Endosc Int Open 2016; 04(12): E1252-E1260
DOI: 10.1055/s-0042-114773
Original article
© Georg Thieme Verlag KG Stuttgart · New York

The efficacy of training insertion skill on a physical model colonoscopy simulator

Annaliese M. Plooy
1  School of Human Movement Studies, The University of Queensland, St Lucia, Brisbane, Australia
,
Andrew Hill
2  School of Psychology, The University of Queensland, St Lucia, Brisbane, Australia
3  Clinical Skills Development Service, Metro North Hospital and Health Service, Herston, Brisbane, Australia
,
Mark S. Horswill
2  School of Psychology, The University of Queensland, St Lucia, Brisbane, Australia
,
Alanna St.G. Cresp
1  School of Human Movement Studies, The University of Queensland, St Lucia, Brisbane, Australia
4  School of Medicine, The University of Queensland, Herston, Brisbane, Australia
,
Rozemary Karamatic
3  Clinical Skills Development Service, Metro North Hospital and Health Service, Herston, Brisbane, Australia
,
Stephan Riek
1  School of Human Movement Studies, The University of Queensland, St Lucia, Brisbane, Australia
,
Guy M. Wallis
1  School of Human Movement Studies, The University of Queensland, St Lucia, Brisbane, Australia
,
Robin Burgess-Limerick
1  School of Human Movement Studies, The University of Queensland, St Lucia, Brisbane, Australia
,
David G. Hewett
3  Clinical Skills Development Service, Metro North Hospital and Health Service, Herston, Brisbane, Australia
4  School of Medicine, The University of Queensland, Herston, Brisbane, Australia
,
Marcus O. Watson
2  School of Psychology, The University of Queensland, St Lucia, Brisbane, Australia
3  Clinical Skills Development Service, Metro North Hospital and Health Service, Herston, Brisbane, Australia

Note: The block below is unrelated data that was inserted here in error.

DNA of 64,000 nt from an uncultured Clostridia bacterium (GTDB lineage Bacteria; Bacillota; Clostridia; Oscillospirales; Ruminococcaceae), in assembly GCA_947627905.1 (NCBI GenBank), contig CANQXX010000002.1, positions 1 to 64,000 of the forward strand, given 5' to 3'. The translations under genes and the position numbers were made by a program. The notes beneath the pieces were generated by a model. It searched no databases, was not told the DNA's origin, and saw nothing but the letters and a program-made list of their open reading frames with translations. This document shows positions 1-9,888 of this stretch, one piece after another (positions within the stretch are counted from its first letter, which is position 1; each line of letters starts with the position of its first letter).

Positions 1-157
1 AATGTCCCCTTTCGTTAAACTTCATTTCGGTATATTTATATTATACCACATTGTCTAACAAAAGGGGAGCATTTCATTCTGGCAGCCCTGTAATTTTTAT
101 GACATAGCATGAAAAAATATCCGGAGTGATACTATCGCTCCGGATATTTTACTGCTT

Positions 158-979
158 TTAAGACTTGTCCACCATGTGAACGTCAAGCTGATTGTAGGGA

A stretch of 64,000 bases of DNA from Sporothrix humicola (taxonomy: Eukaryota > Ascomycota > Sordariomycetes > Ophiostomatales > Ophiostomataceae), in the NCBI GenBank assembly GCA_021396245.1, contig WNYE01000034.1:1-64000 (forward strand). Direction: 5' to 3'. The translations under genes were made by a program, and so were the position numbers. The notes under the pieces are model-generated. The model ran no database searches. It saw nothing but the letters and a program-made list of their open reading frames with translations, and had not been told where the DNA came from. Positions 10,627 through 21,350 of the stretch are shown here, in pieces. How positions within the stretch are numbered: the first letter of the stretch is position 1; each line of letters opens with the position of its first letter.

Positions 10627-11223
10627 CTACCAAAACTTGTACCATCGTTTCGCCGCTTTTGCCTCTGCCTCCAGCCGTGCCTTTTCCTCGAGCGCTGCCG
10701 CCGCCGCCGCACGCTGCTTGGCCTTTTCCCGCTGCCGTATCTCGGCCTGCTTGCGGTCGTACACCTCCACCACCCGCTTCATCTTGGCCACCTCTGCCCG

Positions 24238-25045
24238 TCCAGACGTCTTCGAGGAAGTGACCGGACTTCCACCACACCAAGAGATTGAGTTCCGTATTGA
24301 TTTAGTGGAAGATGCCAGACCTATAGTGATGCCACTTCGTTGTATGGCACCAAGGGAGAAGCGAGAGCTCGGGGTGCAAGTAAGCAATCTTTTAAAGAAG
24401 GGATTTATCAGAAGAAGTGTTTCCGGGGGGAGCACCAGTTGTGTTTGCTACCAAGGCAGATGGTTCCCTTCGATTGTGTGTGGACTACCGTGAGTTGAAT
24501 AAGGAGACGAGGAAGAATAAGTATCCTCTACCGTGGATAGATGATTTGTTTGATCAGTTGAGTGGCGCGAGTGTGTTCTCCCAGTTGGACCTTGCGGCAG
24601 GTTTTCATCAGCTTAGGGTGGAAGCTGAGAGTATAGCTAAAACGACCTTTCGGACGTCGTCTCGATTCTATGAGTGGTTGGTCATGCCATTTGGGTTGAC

4  School of Medicine, The University of Queensland, Herston, Brisbane, Australia
› Author Affiliations
Further Information

Publication History

submitted21 March 2016

accepted after revision29 July 2016

Publication Date:
30 September 2016 (online)

  

Background and study aims: Prior research supports the validity of performance measures derived from the use of a physical model colonoscopy simulator – the Kyoto Kagaku Colonoscope Training Model (Kyoto Kagaku Co. Ltd., Kyoto, Japan) – for assessing insertion skill. However, its use as a training tool has received little research attention. We assessed the efficacy of a brief structured program to develop basic colonoscope insertion skill through unsupervised practice on the model.

Participants and methods: This was a training study with pretesting and post-testing. Thirty-two colonoscopy novices completed an 11-hour training regime in which they practiced cases on the model in a colonoscopy simulation research laboratory. They also attempted a series of test cases before and after training. For each outcome measure (completion rates, time to cecum and peak force applied to the model), we compared trainees’ post-test performance with the untrained novices and experienced colonoscopists from a previously-reported validation study.

Results: Compared with untrained novices, trained novices had higher completion rates and shorter times to cecum overall (Ps < .001), but were out-performed by the experienced colono-scopists on these metrics (Ps < .001). Nevertheless, their performance was generally closer to that of the experienced group. Overall, trained novices did not differ from either experience-level comparison group in the peak forces they applied (P > .05). We also present the results broken down by case.

Conclusions: The program can be used to teach trainees basic insertion skill in a more or less self-directed way. Individuals who have completed the program (or similar training on the model) are better prepared to progress to supervised live cases.